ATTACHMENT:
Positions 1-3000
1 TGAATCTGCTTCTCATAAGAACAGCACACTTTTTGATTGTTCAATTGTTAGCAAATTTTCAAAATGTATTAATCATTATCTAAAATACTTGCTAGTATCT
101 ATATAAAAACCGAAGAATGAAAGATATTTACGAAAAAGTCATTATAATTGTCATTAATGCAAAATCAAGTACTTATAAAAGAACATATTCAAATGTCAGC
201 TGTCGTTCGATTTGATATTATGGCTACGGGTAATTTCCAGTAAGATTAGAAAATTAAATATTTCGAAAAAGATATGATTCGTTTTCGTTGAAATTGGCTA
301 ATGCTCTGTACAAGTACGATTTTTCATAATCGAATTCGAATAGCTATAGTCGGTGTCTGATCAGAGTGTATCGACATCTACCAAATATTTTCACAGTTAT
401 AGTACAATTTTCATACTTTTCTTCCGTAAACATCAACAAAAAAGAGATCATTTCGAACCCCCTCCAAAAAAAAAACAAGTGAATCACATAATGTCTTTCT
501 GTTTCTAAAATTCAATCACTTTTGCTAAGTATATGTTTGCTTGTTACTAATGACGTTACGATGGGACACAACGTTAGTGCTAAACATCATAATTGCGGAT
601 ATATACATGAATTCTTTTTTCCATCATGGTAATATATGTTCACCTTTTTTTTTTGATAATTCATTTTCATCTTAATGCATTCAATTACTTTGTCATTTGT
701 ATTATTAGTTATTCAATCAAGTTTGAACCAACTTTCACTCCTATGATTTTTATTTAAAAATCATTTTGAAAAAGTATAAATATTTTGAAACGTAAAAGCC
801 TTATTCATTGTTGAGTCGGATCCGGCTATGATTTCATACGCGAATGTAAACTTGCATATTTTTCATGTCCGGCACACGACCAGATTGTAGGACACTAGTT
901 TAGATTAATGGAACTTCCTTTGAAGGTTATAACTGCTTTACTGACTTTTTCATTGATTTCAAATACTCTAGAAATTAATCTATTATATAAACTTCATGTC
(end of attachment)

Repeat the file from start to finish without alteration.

Positions 1-3000
1 TGAATCTGCTTCTCATAAGAACAGCACACTTTTTGATTGTTCAATTGTTAGCAAATTTTCAAAATGTATTAATCATTATCTAAAATACTTGCTAGTATCT
101 ATATAAAAACCGAAGAATGAAAGATATTTACGAAAAAGTCATTATAATTGTCATTAATGCAAAATCAAGTACTTATAAAAGAACATATTCAAATGTCAGC
201 TGTCGTTCGATTTGATATTATGGCTACGGGTAATTTCCAGTAAGATTAGAAAATTAAATATTTCGAAAAAGATATGATTCGTTTTCGTTGAAATTGGCTA
301 ATGCTCTGTACAAGTACGATTTTTCATAATCGAATTCGAATAGCTATAGTCGGTGTCTGATCAGAGTGTATCGACATCTACCAAATATTTTCACAGTTAT
401 AGTACAATTTTCATACTTTTCTTCCGTAAACATCAACAAAAAAGAGATCATTTCGAACCCCCTCCAAAAAAAAAACAAGTGAATCACATAATGTCTTTCT
501 GTTTCTAAAATTCAATCACTTTTGCTAAGTATATGTTTGCTTGTTACTAATGACGTTACGATGGGACACAACGTTAGTGCTAAACATCATAATTGCGGAT
601 ATATACATGAATTCTTTTTTCCATCATGGTAATATATGTTCACCTTTTTTTTTTGATAATTCATTTTCATCTTAATGCATTCAATTACTTTGTCATTTGT
701 ATTATTAGTTATTCAATCAAGTTTGAACCAACTTTCACTCCTATGATTTTTATTTAAAAATCATTTTGAAAAAGTATAAATATTTTGAAACGTAAAAGCC
801 TTATTCATTGTTGAGTCGGATCCGGCTATGATTTCATACGCGAATGTAAACTTGCATATTTTTCATGTCCGGCACACGACCAGATTGTAGGACACTAGTT
901 TAGATTAATGGAACTTCCTTTGAAGGTTATAACTGCTTTACTGACTTTTTCATTGATTTCAAATACTCTAGAAATTAATCTATTATATAAACTTCATGTC